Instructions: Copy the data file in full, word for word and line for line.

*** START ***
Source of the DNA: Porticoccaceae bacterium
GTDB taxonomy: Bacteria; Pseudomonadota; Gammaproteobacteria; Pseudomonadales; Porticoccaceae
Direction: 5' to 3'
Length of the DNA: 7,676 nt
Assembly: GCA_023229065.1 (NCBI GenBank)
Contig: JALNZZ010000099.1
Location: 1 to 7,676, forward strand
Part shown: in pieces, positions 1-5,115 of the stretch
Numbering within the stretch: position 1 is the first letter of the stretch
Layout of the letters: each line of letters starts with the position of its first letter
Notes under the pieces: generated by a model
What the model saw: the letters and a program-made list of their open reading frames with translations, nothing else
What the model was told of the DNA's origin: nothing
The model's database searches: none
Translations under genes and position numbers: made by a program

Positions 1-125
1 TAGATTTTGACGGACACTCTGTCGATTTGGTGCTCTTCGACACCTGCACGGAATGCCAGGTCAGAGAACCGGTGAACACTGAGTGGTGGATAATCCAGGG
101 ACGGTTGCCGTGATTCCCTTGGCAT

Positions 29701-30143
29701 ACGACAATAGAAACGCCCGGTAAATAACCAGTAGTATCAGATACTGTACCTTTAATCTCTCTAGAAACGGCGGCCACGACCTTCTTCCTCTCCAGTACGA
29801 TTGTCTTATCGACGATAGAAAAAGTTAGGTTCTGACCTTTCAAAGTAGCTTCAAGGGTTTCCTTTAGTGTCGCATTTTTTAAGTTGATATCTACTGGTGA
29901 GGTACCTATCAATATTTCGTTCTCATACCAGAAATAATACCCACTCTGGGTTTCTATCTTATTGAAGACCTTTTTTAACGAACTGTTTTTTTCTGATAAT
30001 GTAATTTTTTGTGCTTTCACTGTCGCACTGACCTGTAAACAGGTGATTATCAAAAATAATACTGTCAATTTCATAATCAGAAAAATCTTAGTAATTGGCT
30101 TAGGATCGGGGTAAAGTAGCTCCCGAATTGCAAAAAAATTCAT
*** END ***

Source of the DNA: Porticoccaceae bacterium
GTDB taxonomy: Bacteria; Pseudomonadota; Gammaproteobacteria; Pseudomonadales; Porticoccaceae
Direction: 5' to 3'
Length of the DNA: 7,676 nt
Assembly: GCA_023229065.1 (NCBI GenBank)
Contig: JALNZZ010000099.1
Location: 1 to 7,676, forward strand
Part shown: in pieces, positions 1-5,115 of the stretch
Numbering within the stretch: position 1 is the first letter of the stretch
Layout of the letters: each line of letters starts with the position of its first letter
Notes under the pieces: generated by a model
What the model saw: the letters and a program-made list of their open reading frames with translations, nothing else
What the model was told of the DNA's origin: nothing
The model's database searches: none
Translations under genes and position numbers: made by a program

Positions 1-125
1 TAGATTTTGACGGACACTCTGTCGATTTGGTGCTCTTCGACACCTGCACGGAATGCCAGGTCAGAGAACCGGTGAACACTGAGTGGTGGATAATCCAGGG
101 ACGGTTGCCGTGATTCCCTTGGCAT

Positions 29701-30143
29701 ACGACAATAGAAACGCCCGGTAAATAACCAGTAGTATCAGATACTGTACCTTTAATCTCTCTAGAAACGGCGGCCACGACCTTCTTCCTCTCCAGTACGA
29801 TTGTCTTATCGACGATAGAAAAAGTTAGGTTCTGACCTTTCAAAGTAGCTTCAAGGGTTTCCTTTAGTGTCGCATTTTTTAAGTTGATATCTACTGGTGA
29901 GGTACCTATCAATATTTCGTTCTCATACCAGAAATAATACCCACTCTGGGTTTCTATCTTATTGAAGACCTTTTTTAACGAACTGTTTTTTTCTGATAAT
30001 GTAATTTTTTGTGCTTTCACTGTCGCACTGACCTGTAAACAGGTGATTATCAAAAATAATACTGTCAATTTCATAATCAGAAAAATCTTAGTAATTGGCT
30101 TAGGATCGGGGTAAAGTAGCTCCCGAATTGCAAAAAAATTCAT